An Epic of Two Worlds
In a world as rich and real as our own, Richard Rahl and Kahlan Amnell stand against the ancient forces which besiege the New World forces so terrible that when last they threatened, they could only be withstood by sealing off the Old World from whence they came. Now the barrier has been breached, and the New World is again beset by their evil power.
War and treachery plague the world, and only Richard and Kahlan can save it from an armageddon of unimaginable savagery and destruction.
Terry Goodkind, author of the brilliant bestsellers Wizard's First Rule and Stone of Tears, has created his most masterful epic yet, a sumptuous feast of magic and excitement replete with the wonders of his unique fantasy vision.
"Goodkind delivers a rousing, original, and rewarding story."Marion Zimmer Bradley
About the Author
Terry Goodkind is a #1 New York Times bestselling author. His books include the eleven-volume Sword of Truth series, beginning with Wizard's First Rule, the basis for the television show Legend of the Seeker. Goodkind was born and raised in Omaha, Nebraska, where he also attended art school. Alongside a career in wildlife art, he has also been a cabinetmaker and a violin maker, and he has done restoration work on rare and exotic artifacts from around the world each with its own story to tell, he says. While continuing to maintain the northeastern home he built with his own hands, in recent years he and his wife Jeri have created a second home in the desert Southwest, where he now spends the majority of his time.
Read an Excerpt
Blood of the Fold
By Terry Goodkind
Tor BooksCopyright © 1996 Terry Goodkind
All right reserved.
At the exact same instant, the six women suddenly awoke, the lingering sound of their screams echoing around the cramped officer's cabin. In the darkness, Sister Ulicia could hear the others gasping to catch their breath. She swallowed, trying to slow her own panting, and immediately winced at the raw pain in her throat. She could feel wetness on her eyelids, but her lips were so dry she had to lick them, for fear they would crack and bleed.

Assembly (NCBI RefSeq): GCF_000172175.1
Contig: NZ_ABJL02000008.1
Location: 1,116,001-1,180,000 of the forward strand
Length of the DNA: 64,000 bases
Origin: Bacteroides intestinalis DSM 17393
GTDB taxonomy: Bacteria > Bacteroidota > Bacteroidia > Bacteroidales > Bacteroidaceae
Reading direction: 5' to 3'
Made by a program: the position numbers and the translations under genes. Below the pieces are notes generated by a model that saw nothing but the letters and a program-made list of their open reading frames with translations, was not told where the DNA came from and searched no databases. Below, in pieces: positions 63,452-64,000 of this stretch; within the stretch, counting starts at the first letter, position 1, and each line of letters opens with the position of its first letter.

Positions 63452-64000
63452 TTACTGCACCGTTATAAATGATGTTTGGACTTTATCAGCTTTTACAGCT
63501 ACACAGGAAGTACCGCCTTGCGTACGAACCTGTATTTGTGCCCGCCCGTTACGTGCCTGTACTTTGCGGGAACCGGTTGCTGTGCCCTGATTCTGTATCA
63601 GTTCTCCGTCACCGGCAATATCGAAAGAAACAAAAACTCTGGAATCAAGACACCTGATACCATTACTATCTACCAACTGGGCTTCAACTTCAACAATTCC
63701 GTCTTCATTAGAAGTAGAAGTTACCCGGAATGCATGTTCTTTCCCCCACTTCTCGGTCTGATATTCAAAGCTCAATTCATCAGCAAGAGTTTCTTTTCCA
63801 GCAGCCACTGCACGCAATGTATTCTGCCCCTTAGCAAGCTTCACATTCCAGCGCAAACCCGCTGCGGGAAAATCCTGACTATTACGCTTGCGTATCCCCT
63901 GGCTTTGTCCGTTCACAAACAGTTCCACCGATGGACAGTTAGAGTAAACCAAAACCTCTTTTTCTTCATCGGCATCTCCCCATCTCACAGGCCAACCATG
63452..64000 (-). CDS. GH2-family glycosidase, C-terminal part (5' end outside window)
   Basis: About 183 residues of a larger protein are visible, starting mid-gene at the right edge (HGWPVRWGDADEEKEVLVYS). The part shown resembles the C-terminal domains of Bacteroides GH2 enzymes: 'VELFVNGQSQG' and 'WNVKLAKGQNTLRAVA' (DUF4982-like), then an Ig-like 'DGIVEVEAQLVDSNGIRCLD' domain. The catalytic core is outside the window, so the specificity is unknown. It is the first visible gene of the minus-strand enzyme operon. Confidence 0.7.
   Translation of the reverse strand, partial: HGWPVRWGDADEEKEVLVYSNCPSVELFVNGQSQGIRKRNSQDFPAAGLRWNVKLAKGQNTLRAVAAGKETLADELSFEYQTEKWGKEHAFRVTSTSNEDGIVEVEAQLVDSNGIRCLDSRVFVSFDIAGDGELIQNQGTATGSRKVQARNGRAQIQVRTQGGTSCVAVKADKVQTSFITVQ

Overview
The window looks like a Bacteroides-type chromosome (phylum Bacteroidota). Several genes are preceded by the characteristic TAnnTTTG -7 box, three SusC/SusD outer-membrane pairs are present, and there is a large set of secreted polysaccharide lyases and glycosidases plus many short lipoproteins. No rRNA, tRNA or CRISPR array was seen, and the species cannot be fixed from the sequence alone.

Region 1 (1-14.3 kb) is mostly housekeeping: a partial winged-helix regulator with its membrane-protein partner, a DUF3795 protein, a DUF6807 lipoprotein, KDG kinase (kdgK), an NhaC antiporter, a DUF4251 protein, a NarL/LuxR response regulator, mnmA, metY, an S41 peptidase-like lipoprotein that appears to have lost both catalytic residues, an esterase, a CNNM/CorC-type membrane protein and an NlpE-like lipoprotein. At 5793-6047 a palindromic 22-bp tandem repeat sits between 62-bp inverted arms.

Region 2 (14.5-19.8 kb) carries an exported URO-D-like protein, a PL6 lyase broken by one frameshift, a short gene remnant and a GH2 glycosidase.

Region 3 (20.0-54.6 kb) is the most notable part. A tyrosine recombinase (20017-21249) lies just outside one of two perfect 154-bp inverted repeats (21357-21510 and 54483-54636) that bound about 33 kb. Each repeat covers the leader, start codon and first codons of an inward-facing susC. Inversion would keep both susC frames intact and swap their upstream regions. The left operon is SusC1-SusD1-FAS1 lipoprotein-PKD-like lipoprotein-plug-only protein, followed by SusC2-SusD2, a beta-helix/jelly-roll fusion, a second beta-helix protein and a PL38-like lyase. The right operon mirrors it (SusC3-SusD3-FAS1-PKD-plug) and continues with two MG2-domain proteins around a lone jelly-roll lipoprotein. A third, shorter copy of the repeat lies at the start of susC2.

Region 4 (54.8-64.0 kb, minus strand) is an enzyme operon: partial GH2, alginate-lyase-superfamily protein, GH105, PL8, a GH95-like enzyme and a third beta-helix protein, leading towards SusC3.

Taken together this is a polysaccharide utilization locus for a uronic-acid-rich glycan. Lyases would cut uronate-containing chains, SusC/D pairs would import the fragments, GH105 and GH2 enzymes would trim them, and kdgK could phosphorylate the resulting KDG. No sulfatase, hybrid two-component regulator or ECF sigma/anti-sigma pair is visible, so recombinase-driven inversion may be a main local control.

Someone was banging on the door. She was aware of his shouts only as a dull drone in her head. She didn't bother trying to focus on the words or their meaning; the man was inconsequential.
Lifting a trembling hand toward the center of the coal black quarters, she released a flow of her Han, the essence of life and spirit, directing a point of heat into the oil lamp she knew to be hanging on the low beam. Its wick obediently sprang to flame, releasing a sinuous line of soot that traced the lamp's slow, to-and-fro sway as the ship rolled in the sea.
The other women, all of them naked, as was she, were sitting up as well, their eyes fixed on the feeble, yellow glow, as if seeking from it salvation, or perhaps reassurance that they were still alive and there was light to be seen. A tear rolled down Ulicia's cheek, too, at the sight of the flame. The blackness had been suffocating, like a great weight of damp, black earth shoveled over her.
Her bedding was sodden and cold with sweat, but even without the sweat, everything was always wet in the salt air, to say nothing of the spray that sporadically drenched the deck and trickled into everything below. She couldn't remember what it was like to feel dry clothes or bedding against her. She hated this ship, its interminable damp, its foul smells, and the constant rolling and pitching that turned her stomach. At least she was alive to hate the ship. Gingerly, she swallowed back the taste of bile.
Ulicia wiped her fingers at the warm wetness over her eyes and held out her hand; her fingertips glistened with blood. As if emboldened by her example, some of the others cautiously did the same. Each of them had bloody scratches on their eyelids, eyebrows, and cheeks from trying desperately, but futilely, to claw their eyes open, to wake themselves from the snare of sleep, in a vain attempt to escape the dream that was not a dream.
Ulicia struggled to clear the fog from her mind. It must have been a simple nightmare.
She forced herself to look away from the flame, at the other women. Sister Tovi hunched in a lower bunk opposite, the thick rolls of flesh at her sides seeming to sag in sympathy with the morose expression on her wrinkled face as she watched the lamp. Sister Cecilia's habitually tidy, curly gray hair stood out in disarray, her incessant smile replaced by an ashen mask of fear as she stared up from the lower bunk next to Tovi. Leaning forward a bit, Ulicia glanced at the bunk above. Sister Armina, not nearly as old as Tovi or Cecilia, but closer to Ulicia's age and still attractive, appeared haggard. With shaking fingers, the usually staid Armina wiped the blood from her eyelids.